Affordable Repayment Plans Being Overlooked by the 90% Who Need It Most
Paying back tens of thousands of dollars in student loans can be difficult, and more than 1 million Americans currently have default student loans. on their federal student loans just last year. But why are nearly all of these same borrowers failing to take advantage of programs to help them avoid a defaulted student loan again?
According to a new analysis [PDF] from the Consumer Financial Protection Bureau, 9-in-10 borrowers who are exiting default on their student loans are not enrolling in federal repayment programs that base the amount they pay each month on their earnings.
“The Department of Education estimates that more than eight million federal student loan borrowers have entered default” described as failing to make payment on their debts for at least 12 months.
According to the report,
“student loan servicers — who are responsible for informing borrowers about affordable repayment options” — are not holding up their end of the bargain when it comes to assisting debtors in avoiding the second default of their loans.
While many borrowers who enter default will be able to bring their accounts back into the black, according to the CFPB analysis not all of them will stay that way despite available programs intended to provide a fresh start.
One option allows borrowers to work with a debt collector to “rehabilitate” their defaulted debt by making a certain number of on-time payments. Once the account is current, loan servicers can assist borrowers in enrolling in an affordable repayment plan. This option is used for roughly 70% of all federal loan collections.
Under the second option, borrowers can refinance the default student loan debt by consolidating it into a new Federal Direct Consolidation loan, which immediately moves them into an affordable repayment plan. The CFPB’s analysis found that fewer than 2% of borrowers were enrolled in repayment plans immediately after bringing their accounts current. One year later, the nine out of 10 borrowers still hadn’t accessed a repayment plan.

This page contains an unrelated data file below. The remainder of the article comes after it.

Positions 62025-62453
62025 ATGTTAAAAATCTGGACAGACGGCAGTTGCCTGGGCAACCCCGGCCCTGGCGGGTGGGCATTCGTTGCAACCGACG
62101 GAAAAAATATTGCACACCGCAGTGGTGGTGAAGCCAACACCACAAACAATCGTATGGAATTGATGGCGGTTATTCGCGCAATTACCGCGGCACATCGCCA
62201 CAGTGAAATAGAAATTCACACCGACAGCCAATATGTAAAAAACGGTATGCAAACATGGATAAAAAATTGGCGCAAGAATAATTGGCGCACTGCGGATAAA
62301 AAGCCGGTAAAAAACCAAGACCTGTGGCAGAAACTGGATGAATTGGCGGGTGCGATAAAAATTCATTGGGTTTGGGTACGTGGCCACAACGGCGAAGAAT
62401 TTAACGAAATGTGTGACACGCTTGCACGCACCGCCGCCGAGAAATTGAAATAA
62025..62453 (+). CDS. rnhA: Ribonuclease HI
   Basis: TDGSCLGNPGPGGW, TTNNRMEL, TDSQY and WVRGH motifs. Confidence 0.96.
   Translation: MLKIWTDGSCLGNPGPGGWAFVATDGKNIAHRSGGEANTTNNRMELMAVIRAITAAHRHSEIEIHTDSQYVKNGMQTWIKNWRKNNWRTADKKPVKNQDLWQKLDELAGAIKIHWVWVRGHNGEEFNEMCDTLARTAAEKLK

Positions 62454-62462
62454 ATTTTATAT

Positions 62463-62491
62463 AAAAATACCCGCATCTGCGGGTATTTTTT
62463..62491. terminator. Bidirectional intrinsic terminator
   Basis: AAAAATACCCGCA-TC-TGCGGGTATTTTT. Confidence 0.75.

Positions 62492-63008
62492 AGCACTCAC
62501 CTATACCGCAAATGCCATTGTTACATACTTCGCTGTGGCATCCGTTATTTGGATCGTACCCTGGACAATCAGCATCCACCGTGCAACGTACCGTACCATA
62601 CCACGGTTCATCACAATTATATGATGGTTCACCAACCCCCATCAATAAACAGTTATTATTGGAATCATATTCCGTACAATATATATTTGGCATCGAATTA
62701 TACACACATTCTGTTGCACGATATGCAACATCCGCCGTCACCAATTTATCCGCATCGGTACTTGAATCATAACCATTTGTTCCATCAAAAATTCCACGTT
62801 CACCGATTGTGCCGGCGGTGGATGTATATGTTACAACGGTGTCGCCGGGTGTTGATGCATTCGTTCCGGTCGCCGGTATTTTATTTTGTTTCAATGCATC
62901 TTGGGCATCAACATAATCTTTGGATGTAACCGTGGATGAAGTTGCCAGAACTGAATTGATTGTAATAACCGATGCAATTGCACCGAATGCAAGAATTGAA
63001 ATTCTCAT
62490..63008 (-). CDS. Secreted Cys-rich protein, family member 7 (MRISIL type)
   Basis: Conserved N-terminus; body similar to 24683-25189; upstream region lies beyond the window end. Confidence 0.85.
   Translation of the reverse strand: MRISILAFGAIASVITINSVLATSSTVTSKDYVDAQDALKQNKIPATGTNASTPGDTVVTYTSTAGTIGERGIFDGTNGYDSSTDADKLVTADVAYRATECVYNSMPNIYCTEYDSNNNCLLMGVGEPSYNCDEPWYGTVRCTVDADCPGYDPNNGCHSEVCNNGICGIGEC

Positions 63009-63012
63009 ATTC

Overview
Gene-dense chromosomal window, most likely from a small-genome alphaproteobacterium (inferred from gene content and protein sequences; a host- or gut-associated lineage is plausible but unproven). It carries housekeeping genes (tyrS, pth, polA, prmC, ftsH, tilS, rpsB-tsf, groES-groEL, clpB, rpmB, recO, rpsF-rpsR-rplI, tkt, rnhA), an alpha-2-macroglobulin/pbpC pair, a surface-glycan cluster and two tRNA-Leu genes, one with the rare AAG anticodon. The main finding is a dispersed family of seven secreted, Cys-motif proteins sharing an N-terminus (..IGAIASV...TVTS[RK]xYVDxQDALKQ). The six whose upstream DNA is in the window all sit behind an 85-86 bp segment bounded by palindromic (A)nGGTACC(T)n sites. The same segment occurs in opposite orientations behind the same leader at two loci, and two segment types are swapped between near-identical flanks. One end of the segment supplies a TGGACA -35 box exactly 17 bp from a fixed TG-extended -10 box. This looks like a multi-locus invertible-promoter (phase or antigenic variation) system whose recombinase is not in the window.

Because of this, the CFPB found that nearly half of previously defaulted student loan borrowers will re-enter default within three years of rehabilitating their accounts. Of these borrowers, the report found 75% did not successfully pay a single bill to their student loans servers. Conversely, of those who do enter a repayment program after default, the CFPB found that less than one in 10 end up back in default.
As for the second repayment option — the consolidation of loans — the CFPB analysis found that 95% of high-risk borrowers in this program did not re-default on their loans within 12 months of enrollment. After two years, the analysis found that these borrowers defaulted at a rate one-third lower than the rate for those who rehabilitated their loans but did not consolidate.
According to the CFPB, the new data is evidence that borrowers, taxpayers, and student loan companies can benefit from a clearer, more streamlined process to help previously defaulted student loan borrowers successfully repay their debts over time.
“For far too many student loan borrowers, the dream of a fresh start turns into a nightmare of
default and deeper debt,”
CFPB Student Loan Ombudsman Seth Frotman said in a statement.
“When student loan companies know that nearly half of their highest-risk customers will quickly fail,
it’s time to fix the broken system that makes this possible. “
Thankfully, there are privately owned companies who have stepped up to pick up the slack being left by these larger Loan Servicers.
Companies such as Student Loan Guidance Group, a locally owned student loan document preparation company, normally charge a servicing fee for their services. However, when weighing overall value vs cost, it’s quite minuscule in comparison. Just like when hiring a tax accountant for tax season. You’re ensuring your submission is completed within a timely manner, receiving the most beneficial options and more importantly, it’s being done correctly. This is what companies such as Student Loan Guidance Group do for your student loans.